Article "Cookie sale held to protest affirmative action policy"

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Article "Cookie sale held to protest affirmative action policy"


This feature was published on February 13, 2003, by The Collegian. This article discusses an event in which the Liberty Society -- a non-partisan student group -- held a bake sale in which they sold cookies, but at different price points in order to make a statement about affirmative action. If you were a white student you were charged $1.00 and if you were an ethnic minority you were charged $0.80; if you signed a petition to get rid of the race check box on the University's application, you received a cookie for free. The article notes that the Liberty Society's main argument was centralized on the University of Michigan's 150 points system in which racial minorities received an automatic 20 points addition to their name. Brian Mazanec, sophomore, stated that it was an "insult" that the University had a race check box on its application and that admissions should be solely merit-based. News anchor Ray Young of WTVR Channel 6 hosted a debate in a University hallway (not specified) and expressed his support of affirmative action, "There are preferences for everything -- race, money, career status, you name it. It's embedded in our culture." It is mentioned that some students were offended by the event. Senior Kara lane said, "I think it's insensitive to bring an outside organization here because it doesn't see the racial dynamics on this campus." The feature ends by promoting an affirmative action forum -- hosted by the College Republicans and Young Democrats -- to be held the following week.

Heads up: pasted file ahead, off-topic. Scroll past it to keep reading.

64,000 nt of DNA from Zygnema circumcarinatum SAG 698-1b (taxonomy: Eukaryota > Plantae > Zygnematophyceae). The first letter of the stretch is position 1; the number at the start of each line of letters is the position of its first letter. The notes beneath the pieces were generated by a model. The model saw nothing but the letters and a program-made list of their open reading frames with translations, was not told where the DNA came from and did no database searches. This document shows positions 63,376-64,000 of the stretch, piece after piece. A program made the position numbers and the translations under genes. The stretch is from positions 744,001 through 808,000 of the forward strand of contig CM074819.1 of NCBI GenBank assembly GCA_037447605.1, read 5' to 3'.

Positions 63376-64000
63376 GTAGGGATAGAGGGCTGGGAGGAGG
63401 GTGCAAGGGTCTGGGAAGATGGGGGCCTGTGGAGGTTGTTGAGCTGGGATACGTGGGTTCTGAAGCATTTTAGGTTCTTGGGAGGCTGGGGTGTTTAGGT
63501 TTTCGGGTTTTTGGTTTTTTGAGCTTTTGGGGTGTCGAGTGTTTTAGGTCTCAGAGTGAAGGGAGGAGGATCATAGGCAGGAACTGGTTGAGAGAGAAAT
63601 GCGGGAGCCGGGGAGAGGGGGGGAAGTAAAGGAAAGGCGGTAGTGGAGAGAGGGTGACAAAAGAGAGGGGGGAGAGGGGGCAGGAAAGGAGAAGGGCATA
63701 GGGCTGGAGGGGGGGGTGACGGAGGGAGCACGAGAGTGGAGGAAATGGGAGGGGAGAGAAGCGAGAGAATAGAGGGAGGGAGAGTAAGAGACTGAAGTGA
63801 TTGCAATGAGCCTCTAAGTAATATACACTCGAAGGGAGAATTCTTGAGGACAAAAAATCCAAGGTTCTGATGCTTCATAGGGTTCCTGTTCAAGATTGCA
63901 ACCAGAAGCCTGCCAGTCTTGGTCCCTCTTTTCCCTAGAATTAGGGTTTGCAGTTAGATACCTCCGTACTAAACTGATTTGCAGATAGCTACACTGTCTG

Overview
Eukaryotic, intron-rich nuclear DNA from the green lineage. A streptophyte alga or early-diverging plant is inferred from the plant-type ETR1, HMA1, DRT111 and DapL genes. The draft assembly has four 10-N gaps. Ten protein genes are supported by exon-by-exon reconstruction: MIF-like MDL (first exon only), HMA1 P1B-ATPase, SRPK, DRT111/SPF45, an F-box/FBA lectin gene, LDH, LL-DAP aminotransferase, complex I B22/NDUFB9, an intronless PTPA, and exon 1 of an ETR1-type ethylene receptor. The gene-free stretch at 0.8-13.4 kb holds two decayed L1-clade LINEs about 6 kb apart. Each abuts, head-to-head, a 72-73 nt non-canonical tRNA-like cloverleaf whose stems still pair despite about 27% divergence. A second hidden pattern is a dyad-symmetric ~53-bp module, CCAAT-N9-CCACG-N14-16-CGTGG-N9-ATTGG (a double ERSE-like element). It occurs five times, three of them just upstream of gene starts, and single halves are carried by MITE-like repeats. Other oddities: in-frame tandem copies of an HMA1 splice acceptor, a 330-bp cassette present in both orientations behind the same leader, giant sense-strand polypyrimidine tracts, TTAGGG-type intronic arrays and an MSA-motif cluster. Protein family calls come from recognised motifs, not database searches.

McMullen, Amy. "Cookie sale held to protest affirmative action policy." The University of Richmond Collegian 89, no.18. (February 13, 2003): 1.


The Collegian, University of Richmond










Richmond (Va.)

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Student Contributor



McMullen, Amy, “Article "Cookie sale held to protest affirmative action policy",” University of Richmond Race & Racism Project, accessed June 19, 2024,